– by R. Scott Clark –
As a child I was fascinated by “magicians” such as Harry Blackstone Jr. For a few dollars one could order a kit or study library books and learn to do “magic.” Of course, it was not magic at all. It was merely sleight of hand. The “magician” is an illusionist. He creates the illusion that one thing is happening when something else is really going on.
Apart from demonic power there are no real magicians in the world. It is true that Pharaoh had court magicians who, according to holy Scripture, were able to replicate some of what the Lord did through Moses and Aaron. E.g., after the Aaron threw down his staff and it turned into a serpent, Scripture Records:
Then Pharaoh also called for the wise men and the sorcerers, and they also, the magicians of Egypt, did the same with their secret arts. For each one threw down his staff and they turned into serpents. But Aaron’s staff swallowed up their staffs (Ex 7:11–12; NASB).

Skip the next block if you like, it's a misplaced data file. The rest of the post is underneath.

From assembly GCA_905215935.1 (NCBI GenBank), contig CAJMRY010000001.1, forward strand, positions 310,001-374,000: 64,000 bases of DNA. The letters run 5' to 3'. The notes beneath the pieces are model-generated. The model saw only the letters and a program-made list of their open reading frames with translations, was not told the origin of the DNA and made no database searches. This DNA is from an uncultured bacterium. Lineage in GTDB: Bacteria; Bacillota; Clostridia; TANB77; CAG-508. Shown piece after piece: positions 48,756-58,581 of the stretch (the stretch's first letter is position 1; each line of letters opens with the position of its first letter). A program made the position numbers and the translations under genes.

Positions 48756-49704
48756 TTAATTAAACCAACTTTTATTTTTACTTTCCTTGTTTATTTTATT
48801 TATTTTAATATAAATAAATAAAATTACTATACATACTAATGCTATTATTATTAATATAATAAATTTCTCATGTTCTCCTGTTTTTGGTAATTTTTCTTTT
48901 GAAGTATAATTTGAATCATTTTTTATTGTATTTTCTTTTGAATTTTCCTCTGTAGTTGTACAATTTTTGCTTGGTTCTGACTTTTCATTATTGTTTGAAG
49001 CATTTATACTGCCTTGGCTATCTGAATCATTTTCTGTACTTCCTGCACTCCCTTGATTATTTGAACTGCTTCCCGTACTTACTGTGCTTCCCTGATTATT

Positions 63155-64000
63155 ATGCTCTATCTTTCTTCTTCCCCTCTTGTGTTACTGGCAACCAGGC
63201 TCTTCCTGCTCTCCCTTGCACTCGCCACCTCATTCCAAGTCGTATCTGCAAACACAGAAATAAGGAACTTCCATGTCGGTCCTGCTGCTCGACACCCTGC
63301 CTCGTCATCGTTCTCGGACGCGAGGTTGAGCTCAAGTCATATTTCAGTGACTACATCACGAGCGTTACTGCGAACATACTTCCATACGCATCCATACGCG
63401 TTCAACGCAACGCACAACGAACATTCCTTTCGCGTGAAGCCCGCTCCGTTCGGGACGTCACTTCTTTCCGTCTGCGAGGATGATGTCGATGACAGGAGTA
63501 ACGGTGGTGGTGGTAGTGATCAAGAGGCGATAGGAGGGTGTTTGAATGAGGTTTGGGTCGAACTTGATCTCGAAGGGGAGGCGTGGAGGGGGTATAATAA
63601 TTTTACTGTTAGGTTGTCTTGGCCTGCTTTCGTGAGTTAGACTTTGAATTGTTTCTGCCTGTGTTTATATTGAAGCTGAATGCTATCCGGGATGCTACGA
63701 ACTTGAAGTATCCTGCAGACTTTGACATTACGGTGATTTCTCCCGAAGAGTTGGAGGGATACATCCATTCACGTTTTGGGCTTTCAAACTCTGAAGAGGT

After the Lord struck Egypt with gnats (or lice; Ex 8:17) Pharaoh’s magicians tried and failed to reproduce the third plague.
Nevertheless, idolaters that we are by nature, we are often tempted to turn God’s free favor in Christ into a form of magic that we can control. This happened in the history of the medieval church. The Roman communion admits that our Lord only instituted two sacraments (holy baptism and holy communion) but insists that she has authority to create and impose new sacraments. Thus, the medieval church elaborated on the sacraments instituted by Christ by adding five new, false sacraments: 1) confirmation (chrismation), 2) penance, 3) marriage (holy matrimony), 4) anointing of the sick (extreme unction), 5) holy orders.